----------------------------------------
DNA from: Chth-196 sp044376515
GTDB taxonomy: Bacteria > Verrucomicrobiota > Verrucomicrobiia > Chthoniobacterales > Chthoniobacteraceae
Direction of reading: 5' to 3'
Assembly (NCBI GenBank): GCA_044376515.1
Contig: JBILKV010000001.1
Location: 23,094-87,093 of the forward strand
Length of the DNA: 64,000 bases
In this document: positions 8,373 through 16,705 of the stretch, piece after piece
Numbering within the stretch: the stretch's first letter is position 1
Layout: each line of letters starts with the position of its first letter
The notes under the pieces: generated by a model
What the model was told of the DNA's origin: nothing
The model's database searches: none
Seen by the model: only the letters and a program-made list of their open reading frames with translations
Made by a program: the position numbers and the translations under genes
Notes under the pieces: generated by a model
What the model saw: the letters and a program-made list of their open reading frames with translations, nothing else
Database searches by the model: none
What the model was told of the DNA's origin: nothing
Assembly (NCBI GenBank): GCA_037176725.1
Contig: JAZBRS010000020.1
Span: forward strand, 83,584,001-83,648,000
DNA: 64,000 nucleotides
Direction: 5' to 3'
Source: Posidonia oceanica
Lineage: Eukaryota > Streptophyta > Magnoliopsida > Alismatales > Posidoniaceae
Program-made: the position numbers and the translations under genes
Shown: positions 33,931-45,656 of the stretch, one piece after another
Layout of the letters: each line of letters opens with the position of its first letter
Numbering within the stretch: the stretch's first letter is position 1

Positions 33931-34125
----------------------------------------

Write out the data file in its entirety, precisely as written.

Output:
DNA from: Chth-196 sp044376515
GTDB taxonomy: Bacteria > Verrucomicrobiota > Verrucomicrobiia > Chthoniobacterales > Chthoniobacteraceae
Direction of reading: 5' to 3'
Assembly (NCBI GenBank): GCA_044376515.1
Contig: JBILKV010000001.1
Location: 23,094-87,093 of the forward strand
Length of the DNA: 64,000 bases
In this document: positions 8,373 through 16,705 of the stretch, piece after piece
Numbering within the stretch: the stretch's first letter is position 1
Layout: each line of letters starts with the position of its first letter
The notes under the pieces: generated by a model
What the model was told of the DNA's origin: nothing
The model's database searches: none
Seen by the model: only the letters and a program-made list of their open reading frames with translations
Made by a program: the position numbers and the translations under genes
Notes under the pieces: generated by a model
What the model saw: the letters and a program-made list of their open reading frames with translations, nothing else
Database searches by the model: none
What the model was told of the DNA's origin: nothing
Assembly (NCBI GenBank): GCA_037176725.1
Contig: JAZBRS010000020.1
Span: forward strand, 83,584,001-83,648,000
DNA: 64,000 nucleotides
Direction: 5' to 3'
Source: Posidonia oceanica
Lineage: Eukaryota > Streptophyta > Magnoliopsida > Alismatales > Posidoniaceae
Program-made: the position numbers and the translations under genes
Shown: positions 33,931-45,656 of the stretch, one piece after another
Layout of the letters: each line of letters opens with the position of its first letter
Numbering within the stretch: the stretch's first letter is position 1

Positions 33931-34125